There were two telephone lines in our New Jersey home. Liberty 8-7722 was the family line, and Liberty 8-4492 was my dad’s business line; 7722 was my line from 9:30 p.m. to midnight. No phone in my bedroom. I dragged the spirally, burgundy phone wire with the receiver attached to my ear all the way into the dining room, put my body under the dining room table and talked, laughed, cried, counseled, studied and even philosophized with my friends well into the night.

Facebook’s Mark Zuckerberg has expressed tremendous satisfaction for helping more than 12 million people connect. Commercials for every major telecommunications company boast, “It’s not complicated.” Is this how true relationships are built?

I keep trying to figure out why I find this new form of connecting so mystifying and less satisfying. I keep hearing myself think, “chadesh ya-me-nu k’kedem,” “refresh or renew our days like those from the past.”

In the developmental psychology field, we learn that bonding is essential between caregivers, parents and infants. It actually impacts a child’s ability to thrive. Attachment comes about when the child’s needs are addressed and the seeds of trust/connection are planted.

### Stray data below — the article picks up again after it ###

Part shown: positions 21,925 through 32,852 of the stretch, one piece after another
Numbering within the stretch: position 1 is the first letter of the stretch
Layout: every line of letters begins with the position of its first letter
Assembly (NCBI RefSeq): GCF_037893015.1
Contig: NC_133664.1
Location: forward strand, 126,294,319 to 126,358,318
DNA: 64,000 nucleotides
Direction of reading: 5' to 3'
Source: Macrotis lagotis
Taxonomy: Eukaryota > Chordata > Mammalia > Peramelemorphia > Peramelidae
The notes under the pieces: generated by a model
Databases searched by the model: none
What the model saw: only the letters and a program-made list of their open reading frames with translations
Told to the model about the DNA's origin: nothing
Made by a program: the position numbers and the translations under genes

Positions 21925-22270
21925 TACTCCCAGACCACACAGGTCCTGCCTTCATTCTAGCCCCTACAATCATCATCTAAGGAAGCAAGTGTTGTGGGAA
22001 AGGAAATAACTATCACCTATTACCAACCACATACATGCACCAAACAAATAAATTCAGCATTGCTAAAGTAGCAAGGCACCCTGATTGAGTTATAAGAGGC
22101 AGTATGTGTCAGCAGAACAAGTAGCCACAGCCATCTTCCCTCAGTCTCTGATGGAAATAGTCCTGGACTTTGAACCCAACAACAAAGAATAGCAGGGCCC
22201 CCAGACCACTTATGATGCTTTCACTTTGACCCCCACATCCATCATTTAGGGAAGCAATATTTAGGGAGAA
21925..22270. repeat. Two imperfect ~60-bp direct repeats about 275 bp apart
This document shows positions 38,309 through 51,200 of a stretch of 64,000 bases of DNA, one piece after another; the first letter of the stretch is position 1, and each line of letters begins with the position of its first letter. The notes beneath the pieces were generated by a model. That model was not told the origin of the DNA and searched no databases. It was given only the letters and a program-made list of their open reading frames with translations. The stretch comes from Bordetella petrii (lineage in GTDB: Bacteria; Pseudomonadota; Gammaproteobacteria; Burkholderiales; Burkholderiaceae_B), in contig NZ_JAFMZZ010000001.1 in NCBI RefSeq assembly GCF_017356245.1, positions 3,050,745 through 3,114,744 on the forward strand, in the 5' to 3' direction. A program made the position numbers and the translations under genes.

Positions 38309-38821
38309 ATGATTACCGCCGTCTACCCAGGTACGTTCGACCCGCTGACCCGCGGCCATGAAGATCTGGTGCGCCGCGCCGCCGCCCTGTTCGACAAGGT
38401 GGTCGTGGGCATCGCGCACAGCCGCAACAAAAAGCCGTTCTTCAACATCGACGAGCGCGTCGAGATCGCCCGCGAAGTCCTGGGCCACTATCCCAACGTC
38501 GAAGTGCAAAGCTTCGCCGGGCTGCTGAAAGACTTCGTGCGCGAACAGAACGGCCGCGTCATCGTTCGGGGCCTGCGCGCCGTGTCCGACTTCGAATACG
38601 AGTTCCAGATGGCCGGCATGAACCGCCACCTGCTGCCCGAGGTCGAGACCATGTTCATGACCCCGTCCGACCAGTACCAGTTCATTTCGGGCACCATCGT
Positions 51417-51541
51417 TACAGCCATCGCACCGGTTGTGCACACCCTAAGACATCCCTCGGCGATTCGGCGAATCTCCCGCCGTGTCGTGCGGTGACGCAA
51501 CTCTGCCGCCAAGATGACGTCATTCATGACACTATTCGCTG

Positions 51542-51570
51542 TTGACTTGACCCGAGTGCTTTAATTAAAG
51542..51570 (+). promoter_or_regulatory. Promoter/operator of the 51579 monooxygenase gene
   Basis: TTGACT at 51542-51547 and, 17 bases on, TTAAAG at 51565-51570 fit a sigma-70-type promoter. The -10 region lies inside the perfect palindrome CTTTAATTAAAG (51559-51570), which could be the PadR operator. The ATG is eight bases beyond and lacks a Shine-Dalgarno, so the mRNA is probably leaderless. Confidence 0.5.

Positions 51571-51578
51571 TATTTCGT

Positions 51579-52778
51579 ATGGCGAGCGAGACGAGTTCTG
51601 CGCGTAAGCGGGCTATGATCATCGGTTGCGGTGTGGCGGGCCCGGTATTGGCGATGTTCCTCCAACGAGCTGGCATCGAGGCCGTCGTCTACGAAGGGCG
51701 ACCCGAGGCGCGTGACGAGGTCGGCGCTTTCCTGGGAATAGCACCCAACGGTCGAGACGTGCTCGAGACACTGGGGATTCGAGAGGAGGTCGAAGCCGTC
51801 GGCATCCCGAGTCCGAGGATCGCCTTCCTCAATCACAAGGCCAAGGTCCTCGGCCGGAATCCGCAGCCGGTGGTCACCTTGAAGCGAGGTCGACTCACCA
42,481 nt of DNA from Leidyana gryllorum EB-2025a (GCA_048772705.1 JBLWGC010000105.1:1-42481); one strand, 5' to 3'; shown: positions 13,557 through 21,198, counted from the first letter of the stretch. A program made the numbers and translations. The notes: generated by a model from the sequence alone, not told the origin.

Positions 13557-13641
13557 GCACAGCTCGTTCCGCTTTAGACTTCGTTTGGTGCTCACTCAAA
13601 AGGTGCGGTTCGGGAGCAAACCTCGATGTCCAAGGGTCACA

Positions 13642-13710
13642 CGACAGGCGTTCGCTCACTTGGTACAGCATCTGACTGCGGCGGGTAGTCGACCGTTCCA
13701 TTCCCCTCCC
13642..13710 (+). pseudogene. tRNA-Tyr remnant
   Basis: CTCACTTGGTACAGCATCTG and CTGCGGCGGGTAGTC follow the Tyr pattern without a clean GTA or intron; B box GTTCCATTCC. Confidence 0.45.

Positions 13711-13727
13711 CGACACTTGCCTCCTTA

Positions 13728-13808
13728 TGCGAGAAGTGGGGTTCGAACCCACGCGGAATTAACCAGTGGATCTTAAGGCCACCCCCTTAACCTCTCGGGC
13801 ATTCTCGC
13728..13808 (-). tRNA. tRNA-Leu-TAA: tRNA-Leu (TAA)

If a baby cries, hearing the voice of his mother can bring solace. But it is not only the soft sound of that reassuring voice or the tenderness of Mom’s touch that harnesses homeostatis for a baby, it is also the baby looking at the parent. This is true for adults, too.

We are taught that with eye contact and a kind gaze, the brain develops and thrives in ways that without this eye-to-eye love it would not. Simply stated, when we respond with our senses to notice, to reassure, to listen, to tune in, we are advancing development and heightening a bond that impacts the life of a child: a child’s ability to better cope, to handle stress, to be resilient and to take on his or her world.

I remember noticing medical doctors in shul on Shabbat who were quietly “beeped” and inconspicuously slithered out of the sanctuary to handle a medical emergency. “How important they truly are” was my thought. It seems that today, at least from Sunday through Friday, everyone thinks he or she is as important as a doctor. We keep our sacred communication devices with us always — during meetings, while we shop and while we are having lunch with friends.

While checking out at Seven Mile Market, customers talk on their phones. Moms talk while pushing their strollers. Every communication is now of emergency proportion, requiring instant feedback.

God bless Shabbat. We all — be it at the Shabbat table or at a Kiddush or wherever — have to look at each other when speaking.

In the quiet of my private practice office, the ultimate no-tech relationship, I give my clients the same attention I did my high school friends when I was on 7722.

When I am with my family and a knowing gaze, a secret smile, accompanies a laugh or a cry, I could not be more thrilled and more connected because I could not possibly feel more love in my heart than I do at that very moment.

Pam Weissman is an area psychologist and freelance writer.

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